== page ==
• Grass clippings
  • Poultry manure, especially strawy animal manure
  • Young weeds and plants
  • Fruit and vegetable scraps
  • Fish meal
  • Coffee grounds
  • Alfalfa meal
  • Tea bags and tea leaves
  • Cut flowers
  • Soybean meal
  • Bedding from herbivorous pets

“Browns” are organic materials made from tougher materials, have usually dried, and are high in carbon, like:

  • Fall leaves
  • Spoiled hay / old straw
  • Wood chips
  • Twigs
  • Sawdust
  • Cardboard
  • Egg cartons
  • Shredded newsprint and office paper
  • Shredded tree barks
  • Paper bags and paper towels

Experts suggest a 30:1 ratio of carbon to nitrogen organic materials when making compost.

#5 What NOT to Compost

There are materials that aren’t suitable to making compost.

One, because they simply don’t decompose and will still be there whole when the rest of the composted material is ready. These materials include plastic, Styrofoam, glass or metal.

Two, they may spread diseases and harmful pathogens like dog feces, used cat litter and disposable diapers.

Three, because they encourage unwanted visitors like rodents and deer to rummage in your compost because they’re attracted to the compost’s nasty smell. Things like animal bones, fat, meat and fish scraps, greasy items, and other dairy products fall in this category.

#6 Compost is Ready When…

…it has turned into dark soil and you can’t recognize the original ingredients anymore. (Although sometimes, you’ll see the odd bark, twig or egg shell in it).

If you start making compost in late spring or early summer, the heat helps to quicken composting time to as little as 12 weeks. In the fall, if you’re composting a large pile, your composting materials are mostly slow-rotting, or you’re not mixing the compost heap often, compost can take up to a year—sometimes even two years!—to be ready.

Most experienced gardeners and commercial growers have discovered though the secret of using compost activators – the professional type with real biology specifically designed for composting.

Some call them compost starters but the principle is the same: they add specially selected microbial species to the compost pile so that these beneficial microorganisms can start working on making compost immediately.

Shameless plug: AgVerra manufactures a professional grade Compost Activator product through its SoilNoc brand.

A billion microbes prime the compost material so that it starts heating up immediately. Customers who have used the Compost Activator report that they start using compost as early as 60 days from the time they start making compost. Some has even reported a 30-day composting process.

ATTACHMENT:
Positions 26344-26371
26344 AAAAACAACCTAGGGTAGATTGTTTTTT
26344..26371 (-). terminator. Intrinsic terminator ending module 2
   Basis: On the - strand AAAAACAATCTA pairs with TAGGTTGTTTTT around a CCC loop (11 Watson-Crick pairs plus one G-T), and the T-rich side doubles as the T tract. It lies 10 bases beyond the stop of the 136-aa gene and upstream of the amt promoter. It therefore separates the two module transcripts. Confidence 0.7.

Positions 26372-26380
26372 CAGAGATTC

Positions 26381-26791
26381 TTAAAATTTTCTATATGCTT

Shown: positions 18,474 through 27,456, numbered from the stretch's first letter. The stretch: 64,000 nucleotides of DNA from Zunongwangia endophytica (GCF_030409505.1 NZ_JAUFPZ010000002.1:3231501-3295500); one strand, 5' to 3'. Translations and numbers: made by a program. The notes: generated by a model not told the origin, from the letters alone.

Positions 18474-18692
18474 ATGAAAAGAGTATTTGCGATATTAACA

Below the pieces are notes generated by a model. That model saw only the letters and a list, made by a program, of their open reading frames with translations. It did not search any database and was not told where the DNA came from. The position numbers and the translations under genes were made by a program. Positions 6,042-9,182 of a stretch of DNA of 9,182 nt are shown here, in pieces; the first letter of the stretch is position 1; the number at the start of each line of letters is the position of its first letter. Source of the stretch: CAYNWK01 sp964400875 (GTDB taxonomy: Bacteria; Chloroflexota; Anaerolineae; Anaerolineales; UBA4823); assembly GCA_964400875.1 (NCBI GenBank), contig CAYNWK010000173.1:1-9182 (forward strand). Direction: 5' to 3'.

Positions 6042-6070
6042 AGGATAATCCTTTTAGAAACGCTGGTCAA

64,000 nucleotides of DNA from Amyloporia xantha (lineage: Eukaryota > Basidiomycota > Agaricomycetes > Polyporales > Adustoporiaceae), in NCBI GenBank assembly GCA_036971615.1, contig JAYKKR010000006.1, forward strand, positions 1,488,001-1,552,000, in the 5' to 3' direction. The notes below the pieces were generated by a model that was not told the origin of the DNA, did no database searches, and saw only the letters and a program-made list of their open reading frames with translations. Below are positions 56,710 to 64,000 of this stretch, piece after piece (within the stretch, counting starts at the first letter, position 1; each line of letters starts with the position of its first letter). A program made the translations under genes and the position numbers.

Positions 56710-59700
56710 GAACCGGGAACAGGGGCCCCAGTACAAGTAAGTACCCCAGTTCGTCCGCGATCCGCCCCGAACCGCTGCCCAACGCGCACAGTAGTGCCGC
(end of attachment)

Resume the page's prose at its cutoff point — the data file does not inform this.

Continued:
(You can purchase the Compost Activator from AgVerra’s online store here and have it delivered at your doorstep in as little as 3 days.)

compost use

#7 How To Use Compost

If compost is not a fertilizer, then how do you use it?

Considered as a medium-fertility soil improver, compost is used as mulch in spring or summer to regulate moisture and prevent evaporation so plants don’t starve during a drought.

How much compost you use depends on the soil’s fertility and structure.

Experienced gardeners spread about 2 to 4 inches of compost on their garden beds or incorporate it 8 inches into the topsoil every year, some even twice a year.

In the fall, a rule of thumb when the soil needs a fertility boost or structural improvement is to dig in 12-18 inches and mix half-decomposed material into the soil. In the winter, the half-composted material will have decomposed fully and would’ve added the much needed soil amendments in time for spring sowing.

Making compost isn’t difficult at all, and is well worth the effort because gardening is one endeavor where you can literally see the fruits of your labor!

Next time, we’ll discuss the different composting methods that are available out there (yes, there are several!). In the meantime, if you’ve been composting or you’ve just started making compost, share with us your stories in the comments section below.

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4 Responses to Composting 101: 7 Things to Remember When Making Compost

  1. Cathy says:

    Excellent primer on compost! Having made every mistake possible when it comes to compost, I wish I’d read this two years ago! Great job.

  2. michelle says:

    Great blog. I just found it and look forward to reading more!

  3. Lynn says:

    This is my first year to have a compost bin. I’m hoping to have some good compost next year. Thanks for the tips.

    ~Lynn

  4. Pingback: How To Compost | Garden Web Tips